Friday, March 30, 2012

Generating Villainy

If you take a look at my Vindicators web site you will see there are a lot of characters.  You might wonder where all those characters came from.  A majority of them I came up with myself, but I do not want anyone to think I have this unlimited font of creative energy pouring out of my head.  I have short cuts, methods, tricks that allow me to produce so many characters.  And today I am going to share them with you.  In this I am going to mostly focus on super villain teams as the PCs seldom fight solo.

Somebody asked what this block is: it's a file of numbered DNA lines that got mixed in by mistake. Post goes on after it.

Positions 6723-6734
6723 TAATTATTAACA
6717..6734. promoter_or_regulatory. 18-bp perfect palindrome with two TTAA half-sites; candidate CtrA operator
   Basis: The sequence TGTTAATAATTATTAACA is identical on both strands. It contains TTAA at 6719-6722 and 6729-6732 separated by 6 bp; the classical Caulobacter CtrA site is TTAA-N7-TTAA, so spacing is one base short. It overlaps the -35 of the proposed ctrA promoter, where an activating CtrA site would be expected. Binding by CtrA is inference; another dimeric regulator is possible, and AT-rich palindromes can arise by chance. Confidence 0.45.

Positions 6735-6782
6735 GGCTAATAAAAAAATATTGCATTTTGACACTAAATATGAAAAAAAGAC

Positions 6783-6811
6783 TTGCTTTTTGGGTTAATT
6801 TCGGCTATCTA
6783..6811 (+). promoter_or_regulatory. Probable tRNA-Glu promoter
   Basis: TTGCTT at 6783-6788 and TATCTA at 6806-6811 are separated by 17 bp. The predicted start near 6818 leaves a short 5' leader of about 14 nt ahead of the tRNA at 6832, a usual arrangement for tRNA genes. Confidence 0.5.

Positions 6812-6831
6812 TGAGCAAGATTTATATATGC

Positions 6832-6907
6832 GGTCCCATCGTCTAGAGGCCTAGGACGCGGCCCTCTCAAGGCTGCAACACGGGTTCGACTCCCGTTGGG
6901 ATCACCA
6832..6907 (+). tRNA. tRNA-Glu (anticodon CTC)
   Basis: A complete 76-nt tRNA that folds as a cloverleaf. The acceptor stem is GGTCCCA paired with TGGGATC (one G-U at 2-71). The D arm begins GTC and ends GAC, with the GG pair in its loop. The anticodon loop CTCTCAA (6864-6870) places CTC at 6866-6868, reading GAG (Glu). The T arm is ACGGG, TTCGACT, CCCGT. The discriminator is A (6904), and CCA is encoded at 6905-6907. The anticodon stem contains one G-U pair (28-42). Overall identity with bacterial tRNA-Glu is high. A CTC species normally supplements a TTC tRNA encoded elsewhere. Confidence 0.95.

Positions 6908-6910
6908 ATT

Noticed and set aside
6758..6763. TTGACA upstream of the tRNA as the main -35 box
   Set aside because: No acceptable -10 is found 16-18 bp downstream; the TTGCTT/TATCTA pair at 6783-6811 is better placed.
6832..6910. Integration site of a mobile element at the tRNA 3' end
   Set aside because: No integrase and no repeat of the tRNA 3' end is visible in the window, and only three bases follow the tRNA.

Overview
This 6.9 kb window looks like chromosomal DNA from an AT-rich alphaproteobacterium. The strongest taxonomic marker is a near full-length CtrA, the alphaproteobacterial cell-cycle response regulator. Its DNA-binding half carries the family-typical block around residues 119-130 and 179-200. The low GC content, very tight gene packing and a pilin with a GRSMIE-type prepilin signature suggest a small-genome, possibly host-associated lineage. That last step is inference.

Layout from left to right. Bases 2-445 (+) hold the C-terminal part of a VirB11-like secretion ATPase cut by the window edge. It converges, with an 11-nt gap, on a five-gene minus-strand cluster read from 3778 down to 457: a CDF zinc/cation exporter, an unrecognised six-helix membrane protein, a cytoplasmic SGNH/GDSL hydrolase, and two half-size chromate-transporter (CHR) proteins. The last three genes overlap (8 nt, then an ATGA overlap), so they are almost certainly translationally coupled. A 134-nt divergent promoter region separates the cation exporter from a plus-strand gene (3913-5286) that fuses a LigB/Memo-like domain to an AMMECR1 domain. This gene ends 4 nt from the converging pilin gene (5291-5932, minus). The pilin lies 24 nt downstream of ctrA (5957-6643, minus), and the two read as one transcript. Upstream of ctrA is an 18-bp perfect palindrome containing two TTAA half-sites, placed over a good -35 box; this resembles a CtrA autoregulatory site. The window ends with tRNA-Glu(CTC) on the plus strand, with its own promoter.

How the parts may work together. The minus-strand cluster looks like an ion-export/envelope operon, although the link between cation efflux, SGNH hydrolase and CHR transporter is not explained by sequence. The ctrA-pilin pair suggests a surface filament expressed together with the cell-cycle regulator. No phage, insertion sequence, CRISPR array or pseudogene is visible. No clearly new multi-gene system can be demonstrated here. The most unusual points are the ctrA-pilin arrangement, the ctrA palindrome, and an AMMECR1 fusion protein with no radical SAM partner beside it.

Find a theme.  Many super villain and hero groups are based on a theme.  DC Comics’ Royal Flush Gang (recently featured in the DC animated movie Justice League:Doom) is a great example.  Finding a theme to base your villains around it a terrific short cut and I have done this a few times.  For example, I created a group called Heavy Metal and named each of the villains after heavy metal songs like War Pig, Ace of Spades, Turbo Lover (a speedster), Unholy, Neon Knight.  The problem was the team’s longevity was called into question as many of the songs chosen were old.  I am not a big modern heavy metal fan and I found most of the modern song titles I came across did not work out so well.  It was the same problem Image Comics had in creating a character named Grunge; after a certain point the name alone makes him sound old and dated even though he is supposed to be in his twenties.  Heavy Metal worked when I was running a Champions game way back when, not so much for my PBEM.  The solution was to make them old villains, literally.  For example, Neon Knight became an aging ex-con who wrote a book.  The rest were dealt with in one way or another and were retired to history but did have the benefit of adding some history to the game.  Ace of Spades is the only one around and due to my friend Rafe’s efforts he now has a tremendous back story.  It seems being a vampire makes him both literally and figuratively hard to kill.  So even though the team did not have legs, they served a purpose (Which is another excellent lesson to learn: never throw anything out when it comes to gaming.  You never know when it might come in handy later.).